Convict Transportation and Penitence in 'Moll Flanders'

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Article discussing convict transportation and penitence in 'Moll Flanders.'

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23 p.

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Cervantes, Gabriel 2011.

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This article is part of the collection entitled: UNT Scholarly Works and was provided by UNT College of Arts and Sciences to Digital Library, a digital repository hosted by the UNT Libraries. It has been viewed 366 times . More information about this article can be viewed below.

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Article discussing convict transportation and penitence in 'Moll Flanders.'

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23 p.

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Copyright © 2011 Johns Hopkins University Press. This article first appeared in ELH 78:2 (2011), 315-336. Reprinted with permission by The Johns Hopkins University Press.

Abstract: Drawing on legal and economic history and transatlantic debates about the behavior of transported convicts, this essay reads Daniel Defoe's Moll Flanders as a key to the eighteenth-century colonial turn in criminal sentencing. This shift, wherein vestigial ecclesiastical privileges and reports of spiritual conversion legitimated the commutation of death sentences to servitude abroad, renders the narrative's concern with penitence newly legible. Not merely in Moll's spiritual condition, the text's religious language and narrative structures consolidate the terms of a penal system whose Atlantic reach was enabled by legal fictions and demonstrations of belief.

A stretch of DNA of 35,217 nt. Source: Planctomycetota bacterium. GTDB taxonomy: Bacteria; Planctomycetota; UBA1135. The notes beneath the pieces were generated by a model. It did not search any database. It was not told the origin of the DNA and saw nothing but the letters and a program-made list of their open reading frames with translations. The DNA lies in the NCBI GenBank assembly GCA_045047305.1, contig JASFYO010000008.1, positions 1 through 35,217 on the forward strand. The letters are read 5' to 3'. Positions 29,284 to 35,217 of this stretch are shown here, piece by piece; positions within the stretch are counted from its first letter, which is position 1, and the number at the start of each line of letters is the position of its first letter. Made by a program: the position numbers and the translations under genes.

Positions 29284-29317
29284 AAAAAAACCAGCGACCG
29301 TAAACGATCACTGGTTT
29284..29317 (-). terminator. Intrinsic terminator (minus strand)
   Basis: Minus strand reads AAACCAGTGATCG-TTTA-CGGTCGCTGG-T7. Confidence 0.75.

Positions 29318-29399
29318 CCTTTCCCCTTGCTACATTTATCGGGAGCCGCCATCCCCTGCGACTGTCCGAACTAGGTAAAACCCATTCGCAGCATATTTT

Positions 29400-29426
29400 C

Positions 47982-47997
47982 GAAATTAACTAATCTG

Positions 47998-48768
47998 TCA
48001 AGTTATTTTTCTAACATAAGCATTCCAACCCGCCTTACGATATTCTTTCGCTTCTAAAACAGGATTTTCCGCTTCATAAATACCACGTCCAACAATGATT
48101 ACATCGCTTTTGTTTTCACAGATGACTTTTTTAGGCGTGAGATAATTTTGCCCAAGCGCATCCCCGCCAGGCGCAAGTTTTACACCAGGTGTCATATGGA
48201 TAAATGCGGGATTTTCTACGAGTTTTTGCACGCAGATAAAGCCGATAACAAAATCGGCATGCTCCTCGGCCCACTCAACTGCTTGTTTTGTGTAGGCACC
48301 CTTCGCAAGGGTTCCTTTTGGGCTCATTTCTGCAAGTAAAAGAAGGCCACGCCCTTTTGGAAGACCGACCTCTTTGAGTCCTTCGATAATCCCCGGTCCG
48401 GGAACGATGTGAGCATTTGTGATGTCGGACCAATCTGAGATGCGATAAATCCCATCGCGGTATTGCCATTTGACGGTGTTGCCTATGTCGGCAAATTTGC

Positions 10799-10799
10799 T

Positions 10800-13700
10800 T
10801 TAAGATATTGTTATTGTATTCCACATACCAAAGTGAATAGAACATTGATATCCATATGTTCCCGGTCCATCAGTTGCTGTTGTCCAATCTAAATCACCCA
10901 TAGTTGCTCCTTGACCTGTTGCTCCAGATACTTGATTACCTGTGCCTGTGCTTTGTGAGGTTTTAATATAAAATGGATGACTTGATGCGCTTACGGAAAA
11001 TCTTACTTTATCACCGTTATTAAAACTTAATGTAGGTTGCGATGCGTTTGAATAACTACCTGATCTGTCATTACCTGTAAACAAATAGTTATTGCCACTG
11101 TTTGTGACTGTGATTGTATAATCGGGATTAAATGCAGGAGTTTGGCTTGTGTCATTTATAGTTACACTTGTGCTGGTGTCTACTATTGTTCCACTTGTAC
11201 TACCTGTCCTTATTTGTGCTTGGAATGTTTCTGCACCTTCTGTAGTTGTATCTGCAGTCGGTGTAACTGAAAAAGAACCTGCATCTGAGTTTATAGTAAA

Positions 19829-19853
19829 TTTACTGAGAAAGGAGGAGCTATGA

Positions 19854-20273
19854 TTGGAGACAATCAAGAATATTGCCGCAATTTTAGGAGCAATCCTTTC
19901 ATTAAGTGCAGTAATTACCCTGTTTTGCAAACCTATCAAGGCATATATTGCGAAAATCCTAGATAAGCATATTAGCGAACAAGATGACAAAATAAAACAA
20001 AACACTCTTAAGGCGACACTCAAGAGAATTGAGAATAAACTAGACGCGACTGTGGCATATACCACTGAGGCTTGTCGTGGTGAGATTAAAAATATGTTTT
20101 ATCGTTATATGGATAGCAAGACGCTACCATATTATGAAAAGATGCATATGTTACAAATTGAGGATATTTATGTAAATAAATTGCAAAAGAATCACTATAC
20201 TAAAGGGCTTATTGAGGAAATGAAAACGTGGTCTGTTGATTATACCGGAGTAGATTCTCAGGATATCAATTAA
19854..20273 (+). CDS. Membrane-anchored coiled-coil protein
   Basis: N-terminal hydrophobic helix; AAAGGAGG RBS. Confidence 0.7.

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  • English Literary History, 2011, Baltimore: Johns Hopkins University Press, pp. 315-336

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  • Publication Title: English Literary History
  • Volume: 78
  • Issue: 2
  • Edition: Summer
  • Page Start: 315
  • Page End: 336
  • Peer Reviewed: Yes

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  • 2011

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  • Aug. 13, 2013, 2:47 p.m.

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  • June 24, 2014, 4:27 p.m.

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Cervantes, Gabriel. Convict Transportation and Penitence in 'Moll Flanders', article, 2011; [Baltimore, Maryland]. (digital.library.unt.edu/ark:/67531/metadc177278/: accessed September 19, 2018), University of North Texas Libraries, Digital Library, digital.library.unt.edu; crediting UNT College of Arts and Sciences.